Stuck in the Past: It's Time for Baseball to Change

Spring is my absolute favorite time of year. The sun is shining, the grass is growing, and yes, baseball season is upon us! Like so many of you reading this, I fell in love with the game by losing track of time in my grandpa and grandma’s back yard. He would patiently slow pitch baseballs to me while my sister played in the “outfield”, waiting, just waiting, for me to finally hit the sweet spot and send one flying her direction. The proud look in grandpa’s eyes as he watched that ball fly over his head or the look in my father’s as I busted my hump playing for the youth softball team he coached embodies my love for the game, and which I feel to this very day.

My story isn’t an uncommon one; my relationship with my grandfather was extremely special, and even now, years after he passed away, my connection to him is strongest when baseball is on my mind. On March 22, 2016, as the Tampa Bay Rays became the first MLB team since 1999 to play a game of baseball in Cuba, the global impact of baseball has hit me on a deeper level than I ever thought possible.

Our beloved sport has an ability to bring people together unlike any of its brethren, even soccer, but it can also do so much more. Most of us are vaguely aware of the atrocities that happened during Fidel Castro’s reign over Cuba, but few of us have even the slightest clue of what really took place there. (This is not something I can even begin to understand, nor is it my place to explain. Dan Le Batard of ESPN and the Miami Herald put it much more eloquently than I ever could in this piece, which I can’t recommend reading enough.) Though forgiveness is, justifiably, a long way away, maybe a simple game of baseball can begin the long path to healing for a group of people that never deserved the hand they were dealt in the first place.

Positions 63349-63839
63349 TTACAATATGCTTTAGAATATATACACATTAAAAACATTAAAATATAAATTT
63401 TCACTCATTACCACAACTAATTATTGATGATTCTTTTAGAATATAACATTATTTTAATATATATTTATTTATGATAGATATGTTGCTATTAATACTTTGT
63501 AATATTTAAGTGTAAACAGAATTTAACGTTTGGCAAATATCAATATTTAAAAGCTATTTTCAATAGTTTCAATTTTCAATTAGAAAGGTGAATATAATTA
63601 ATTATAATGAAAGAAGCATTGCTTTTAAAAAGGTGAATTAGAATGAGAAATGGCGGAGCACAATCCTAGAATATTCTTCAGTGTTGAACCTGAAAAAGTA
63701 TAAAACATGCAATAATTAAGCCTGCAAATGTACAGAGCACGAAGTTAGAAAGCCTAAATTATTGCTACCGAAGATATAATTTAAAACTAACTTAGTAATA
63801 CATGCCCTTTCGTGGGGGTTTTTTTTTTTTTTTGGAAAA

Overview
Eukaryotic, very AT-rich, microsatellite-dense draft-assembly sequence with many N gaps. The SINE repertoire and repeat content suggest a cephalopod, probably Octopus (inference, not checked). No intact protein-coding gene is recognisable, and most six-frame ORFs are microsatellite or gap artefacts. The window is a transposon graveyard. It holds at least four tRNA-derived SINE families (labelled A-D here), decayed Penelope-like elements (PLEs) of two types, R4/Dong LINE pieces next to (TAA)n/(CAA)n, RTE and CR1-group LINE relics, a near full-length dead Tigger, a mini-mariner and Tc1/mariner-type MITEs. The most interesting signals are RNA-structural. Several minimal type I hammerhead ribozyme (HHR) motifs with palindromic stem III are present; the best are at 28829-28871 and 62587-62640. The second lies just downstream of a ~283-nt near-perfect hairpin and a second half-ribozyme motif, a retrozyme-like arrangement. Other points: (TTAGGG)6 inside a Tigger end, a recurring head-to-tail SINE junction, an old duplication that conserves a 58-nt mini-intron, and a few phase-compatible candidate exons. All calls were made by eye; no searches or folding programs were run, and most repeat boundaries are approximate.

For all of the incredible things baseball can do, it’s suffering a ridiculous identity crisis. While we all know what the game is, we cling to an archaic, unwritten book of rules that has left a sport, once dubbed America’s Game, in the 20th century. Whether it’s Goose Gossage going on some ridiculous rant about the sanctity of the game being violated by a few young men flipping their bats and having fun, or we as the fans refusing to embrace rule changes that could potentially make the game more exciting for casual fans, baseball and its fans are both having an awful time embracing change, and it’s going to ultimately lead to the death of something we all hold so dear. Whether we like it or not, it’s time for baseball to change.

Thanks to the implementation of pitch clocks and new rules preventing batters from taking so much time outside of the box between pitches, baseball is finally doing its part. It’s time for the fans to do theirs. It’s time to stop condemning anyone who “plays the game the wrong way”, and start showing a younger generation just how magical baseball can be.

I want to be able to pass the torch to my daughter, but in today’s fast paced world, baseball is getting left in the dust and I’m afraid she’s never going to get to experience the same connection with the game. I’m afraid she won’t get to see just how much a simple game can change the world. Those things can still happen. Every time I read about the game, write about it, or watch grandpa’s Cubbies on TV, I’m a kid again. I can still see that look in grandpa’s eyes when I’d send that ball over his head. That’s how I know the magic isn’t gone yet. But unless we as a community throw out our ancient, unwritten rule book, baseball is going to be stuck just where we’ve left it: in the past.

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